[The Privacy Act] clearly states that an individual is entitled to his record, as well as to other information that pertains to him. There is no justification for requiring that information in a requesting individual's record meet some separate "pertaining to" standard before disclosure is authorized. In any event, it defies logic to say that information properly contained in a person's record does not pertain to that person, even if it may also pertain to another individual.

 Id. at 334. Although the Privacy Act often limits scrutiny of personal information held by the government, "when the individual to whom the information pertains is also the individual requesting the information, the Privacy Act presumes that disclosure to that individual will occur." Wren v. Harris, 675 F.2d 1144, 1146 (10th Cir. 1982) (citing 5 U.S.C. § 552a(d)(1)).

 The release of the document is consistent with the underlying purposes of the Privacy Act. While the statute's legislative history is sketchy, *fn8"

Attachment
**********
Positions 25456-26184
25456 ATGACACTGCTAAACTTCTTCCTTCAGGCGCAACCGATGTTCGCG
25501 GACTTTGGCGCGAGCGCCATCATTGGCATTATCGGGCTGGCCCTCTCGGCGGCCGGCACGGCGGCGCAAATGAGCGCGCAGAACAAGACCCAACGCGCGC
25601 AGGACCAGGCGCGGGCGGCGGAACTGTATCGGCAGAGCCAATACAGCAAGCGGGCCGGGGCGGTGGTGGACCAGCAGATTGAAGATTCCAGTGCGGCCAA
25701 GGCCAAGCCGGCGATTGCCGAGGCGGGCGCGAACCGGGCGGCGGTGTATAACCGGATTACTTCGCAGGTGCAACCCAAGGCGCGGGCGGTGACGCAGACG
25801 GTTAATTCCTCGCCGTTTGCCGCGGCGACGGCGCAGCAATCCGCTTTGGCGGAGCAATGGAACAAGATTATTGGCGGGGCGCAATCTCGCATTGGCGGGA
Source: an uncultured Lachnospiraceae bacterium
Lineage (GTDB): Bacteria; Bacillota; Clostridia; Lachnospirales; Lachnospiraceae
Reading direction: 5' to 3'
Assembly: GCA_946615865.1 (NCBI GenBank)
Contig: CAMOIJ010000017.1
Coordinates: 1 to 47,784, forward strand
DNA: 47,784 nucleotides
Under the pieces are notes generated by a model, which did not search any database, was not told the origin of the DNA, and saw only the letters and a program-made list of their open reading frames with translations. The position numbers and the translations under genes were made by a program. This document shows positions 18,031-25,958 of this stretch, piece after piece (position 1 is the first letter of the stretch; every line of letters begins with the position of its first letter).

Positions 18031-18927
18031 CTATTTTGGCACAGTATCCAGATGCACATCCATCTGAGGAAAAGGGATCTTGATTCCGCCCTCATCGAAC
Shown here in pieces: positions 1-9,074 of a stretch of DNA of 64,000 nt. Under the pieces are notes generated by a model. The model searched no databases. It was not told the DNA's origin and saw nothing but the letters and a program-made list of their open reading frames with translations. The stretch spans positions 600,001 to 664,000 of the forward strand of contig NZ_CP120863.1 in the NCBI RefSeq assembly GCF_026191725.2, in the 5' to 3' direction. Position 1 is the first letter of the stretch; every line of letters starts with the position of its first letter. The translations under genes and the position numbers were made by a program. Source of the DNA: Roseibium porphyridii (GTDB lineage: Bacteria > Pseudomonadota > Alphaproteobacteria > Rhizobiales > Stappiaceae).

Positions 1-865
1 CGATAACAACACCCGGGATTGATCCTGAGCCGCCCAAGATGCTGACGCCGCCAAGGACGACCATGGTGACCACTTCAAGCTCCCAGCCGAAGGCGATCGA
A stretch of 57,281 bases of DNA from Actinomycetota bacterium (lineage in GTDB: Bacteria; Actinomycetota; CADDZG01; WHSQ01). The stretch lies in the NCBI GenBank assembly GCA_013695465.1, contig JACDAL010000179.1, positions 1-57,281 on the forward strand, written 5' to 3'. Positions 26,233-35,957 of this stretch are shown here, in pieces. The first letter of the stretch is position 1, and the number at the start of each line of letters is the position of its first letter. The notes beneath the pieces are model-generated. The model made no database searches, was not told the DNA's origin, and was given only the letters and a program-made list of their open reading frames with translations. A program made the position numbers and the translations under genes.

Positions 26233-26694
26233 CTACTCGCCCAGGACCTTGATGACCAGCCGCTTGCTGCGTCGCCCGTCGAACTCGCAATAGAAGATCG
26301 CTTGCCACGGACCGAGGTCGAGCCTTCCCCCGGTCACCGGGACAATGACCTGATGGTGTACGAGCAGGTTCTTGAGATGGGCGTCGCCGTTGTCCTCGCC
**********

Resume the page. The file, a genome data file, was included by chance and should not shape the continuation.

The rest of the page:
it is clear that the Act was intended to balance the federal government's need to gather information with the individual's right to privacy. H.R. Rep. No 93-1416, 93d Cong., 2d Sess. 4 (1974). The Privacy Act effectuates this purpose by limiting the types of information that the government may collect, by restricting the means by which the government may gather and store information, and by establishing conditions for the release of the information held by the government. . . . Access to records is a central feature of the Act.

 Voelker, 646 F.2d at 334.

 Had Congress intended a "dual-record exemption" to the Privacy Act as the USIA urges, it presumably would have done so. As Voelker put it:


If Congress had intended to shield from disclosure information in one person's record that pertains to another person, it could have and presumably would have added an exemption to sections 3(j) and 3(k). We cannot agree with the [government] that section 3(b) creates such an exemption.